Health workforce

Summaries of contributions



J.B. Eastwood, UK; Jacob Plange-Rhule, Ghana; S. Naicker, South Africa and R.C. Tutt, UK

Note: The following is an excerpt from lengthier comments specific to articles 6 and 7.

We offer the following comments as co-authors of a May 2005 Lancet article about the loss of health professionals from sub-Saharan Africa.

Article 6 appears to be of potential importance in reducing the dependence of destination countries on the recruitment of migrant health personnel. However, to achieve its aims, we suggest that the code should urge countries to report specifically on their “work towards establishing effective health workforce planning” when they make their proposed initial reports two years after the adoption of the code.

We suggest that all countries, but particularly destination countries, should be encouraged to demonstrate regularly that their national health workforce planning and training targets are in line with the projected size of their public and private health sectors.

Related to Article 7, Member States should not only “collect and analyse data that are required to support effective health workforce human resource policies and planning” but should be urged to publish regularly that data and analysis. Greater transparency about all national workforce planning seems likely to be essential if the aims of the code are to be met.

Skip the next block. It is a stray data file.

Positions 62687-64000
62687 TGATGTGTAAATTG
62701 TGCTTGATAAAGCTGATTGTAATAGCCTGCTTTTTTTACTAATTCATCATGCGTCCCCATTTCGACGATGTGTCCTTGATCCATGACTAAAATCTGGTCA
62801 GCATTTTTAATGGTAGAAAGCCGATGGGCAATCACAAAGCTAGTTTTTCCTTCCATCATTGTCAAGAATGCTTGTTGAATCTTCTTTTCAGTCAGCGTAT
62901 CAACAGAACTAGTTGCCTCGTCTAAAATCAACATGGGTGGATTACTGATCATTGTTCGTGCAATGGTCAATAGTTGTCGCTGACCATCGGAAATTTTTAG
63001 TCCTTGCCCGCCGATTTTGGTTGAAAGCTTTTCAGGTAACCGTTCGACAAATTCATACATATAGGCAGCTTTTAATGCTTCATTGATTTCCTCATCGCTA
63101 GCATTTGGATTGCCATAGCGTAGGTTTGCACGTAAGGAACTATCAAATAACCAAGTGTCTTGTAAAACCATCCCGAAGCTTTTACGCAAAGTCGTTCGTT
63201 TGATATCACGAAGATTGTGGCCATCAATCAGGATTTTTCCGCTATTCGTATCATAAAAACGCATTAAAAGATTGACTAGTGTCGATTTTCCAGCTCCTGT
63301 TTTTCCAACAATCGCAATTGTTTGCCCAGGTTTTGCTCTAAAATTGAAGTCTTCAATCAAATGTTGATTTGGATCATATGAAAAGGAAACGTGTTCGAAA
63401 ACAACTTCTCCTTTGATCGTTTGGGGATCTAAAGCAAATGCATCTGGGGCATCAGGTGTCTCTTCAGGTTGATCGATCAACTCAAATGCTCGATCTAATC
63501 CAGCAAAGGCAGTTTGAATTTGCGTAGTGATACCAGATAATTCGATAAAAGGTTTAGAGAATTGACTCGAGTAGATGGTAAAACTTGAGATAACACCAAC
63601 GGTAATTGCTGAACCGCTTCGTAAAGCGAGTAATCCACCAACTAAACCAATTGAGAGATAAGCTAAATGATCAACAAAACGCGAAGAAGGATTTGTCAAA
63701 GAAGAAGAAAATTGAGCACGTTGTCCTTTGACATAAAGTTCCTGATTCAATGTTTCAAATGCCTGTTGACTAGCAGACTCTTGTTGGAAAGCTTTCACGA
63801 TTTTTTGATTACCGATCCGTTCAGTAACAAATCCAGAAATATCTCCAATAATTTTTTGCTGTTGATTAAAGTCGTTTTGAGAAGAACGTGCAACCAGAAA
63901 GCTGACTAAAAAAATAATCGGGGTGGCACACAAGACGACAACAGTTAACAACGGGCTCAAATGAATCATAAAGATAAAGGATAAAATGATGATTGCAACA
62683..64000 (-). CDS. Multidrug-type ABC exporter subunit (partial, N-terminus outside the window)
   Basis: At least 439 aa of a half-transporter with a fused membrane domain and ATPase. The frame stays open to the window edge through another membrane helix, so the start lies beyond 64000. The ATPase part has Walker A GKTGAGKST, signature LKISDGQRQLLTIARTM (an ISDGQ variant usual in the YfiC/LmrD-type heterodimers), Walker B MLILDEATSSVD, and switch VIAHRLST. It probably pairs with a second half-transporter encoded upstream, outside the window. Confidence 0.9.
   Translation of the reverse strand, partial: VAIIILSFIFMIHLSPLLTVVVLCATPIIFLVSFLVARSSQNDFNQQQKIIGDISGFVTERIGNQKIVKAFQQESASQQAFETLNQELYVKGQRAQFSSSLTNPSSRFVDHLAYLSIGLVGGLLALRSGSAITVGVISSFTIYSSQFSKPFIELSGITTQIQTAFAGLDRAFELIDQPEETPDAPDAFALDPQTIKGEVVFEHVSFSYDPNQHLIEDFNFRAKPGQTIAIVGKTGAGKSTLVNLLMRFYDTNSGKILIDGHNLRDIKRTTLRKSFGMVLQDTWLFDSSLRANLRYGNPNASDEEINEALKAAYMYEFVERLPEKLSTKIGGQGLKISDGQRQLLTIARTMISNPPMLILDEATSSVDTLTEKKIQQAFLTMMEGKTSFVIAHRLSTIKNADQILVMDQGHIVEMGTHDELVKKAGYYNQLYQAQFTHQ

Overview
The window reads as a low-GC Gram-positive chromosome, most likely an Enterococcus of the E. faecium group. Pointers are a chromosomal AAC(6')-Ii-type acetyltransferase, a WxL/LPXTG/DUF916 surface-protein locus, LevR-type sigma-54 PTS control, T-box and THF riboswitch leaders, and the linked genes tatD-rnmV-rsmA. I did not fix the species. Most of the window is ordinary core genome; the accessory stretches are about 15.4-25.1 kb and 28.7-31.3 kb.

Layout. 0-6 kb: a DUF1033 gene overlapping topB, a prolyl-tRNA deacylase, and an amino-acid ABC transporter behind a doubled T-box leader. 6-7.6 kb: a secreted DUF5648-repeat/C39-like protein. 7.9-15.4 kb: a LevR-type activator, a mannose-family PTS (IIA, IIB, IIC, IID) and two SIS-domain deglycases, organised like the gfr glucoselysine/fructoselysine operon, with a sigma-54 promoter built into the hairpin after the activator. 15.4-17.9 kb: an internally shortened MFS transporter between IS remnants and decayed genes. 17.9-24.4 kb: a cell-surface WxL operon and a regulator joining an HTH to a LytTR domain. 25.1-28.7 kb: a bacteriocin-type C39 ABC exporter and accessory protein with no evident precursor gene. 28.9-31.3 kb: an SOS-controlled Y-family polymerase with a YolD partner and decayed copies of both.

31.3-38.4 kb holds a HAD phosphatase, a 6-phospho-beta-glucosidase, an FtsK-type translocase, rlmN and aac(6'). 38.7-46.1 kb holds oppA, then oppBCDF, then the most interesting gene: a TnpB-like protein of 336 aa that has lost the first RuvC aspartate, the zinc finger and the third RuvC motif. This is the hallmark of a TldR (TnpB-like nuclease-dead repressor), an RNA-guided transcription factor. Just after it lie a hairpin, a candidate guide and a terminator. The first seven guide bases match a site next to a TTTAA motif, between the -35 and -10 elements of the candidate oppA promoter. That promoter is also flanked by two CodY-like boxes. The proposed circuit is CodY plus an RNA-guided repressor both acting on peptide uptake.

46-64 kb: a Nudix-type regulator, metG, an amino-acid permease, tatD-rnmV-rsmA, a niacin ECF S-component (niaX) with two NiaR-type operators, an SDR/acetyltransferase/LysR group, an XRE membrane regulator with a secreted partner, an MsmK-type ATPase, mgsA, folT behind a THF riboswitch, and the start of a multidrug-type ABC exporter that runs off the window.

Department of Health, United Kingdom

Note: The DoH provided a number of specific comments on articles 3,4,5,7,8,9, and 11 and these will be duly considered when the draft is revised. Below is a summary of the DoH’s general comments and selected specific comments.

  • The structure might be changed to provide a greater emphasis on the importance of sustainable workforce policies. Article 6 could be moved towards the beginning, to emphasize that the starting point of the code is sustainable recruitment and retention both in “source” and “recruiting” countries; followed by a more explicit article 5 about how countries need to work with each other.
  • Both articles 5 and 6 could be strengthened with practical examples.
  • More consistent language regarding the scope of the code would be helpful. Sometimes it is implied that the code is voluntary, sometimes mandatory and other times it is ambiguous. We believe that article 2 sets out the correct position, and other parts need to be consistent with this.

3.1 Make it clear that each country needs to develop national policies, taking into account the code and cooperating with each other as appropriate.

4.5 While we would like to support these aspirations, it is important that patient safety is explicitly recognized. For example, it is important that health care workers can communicate effectively with colleagues and patients.


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Last update:

5 September 2014 10:14 CEST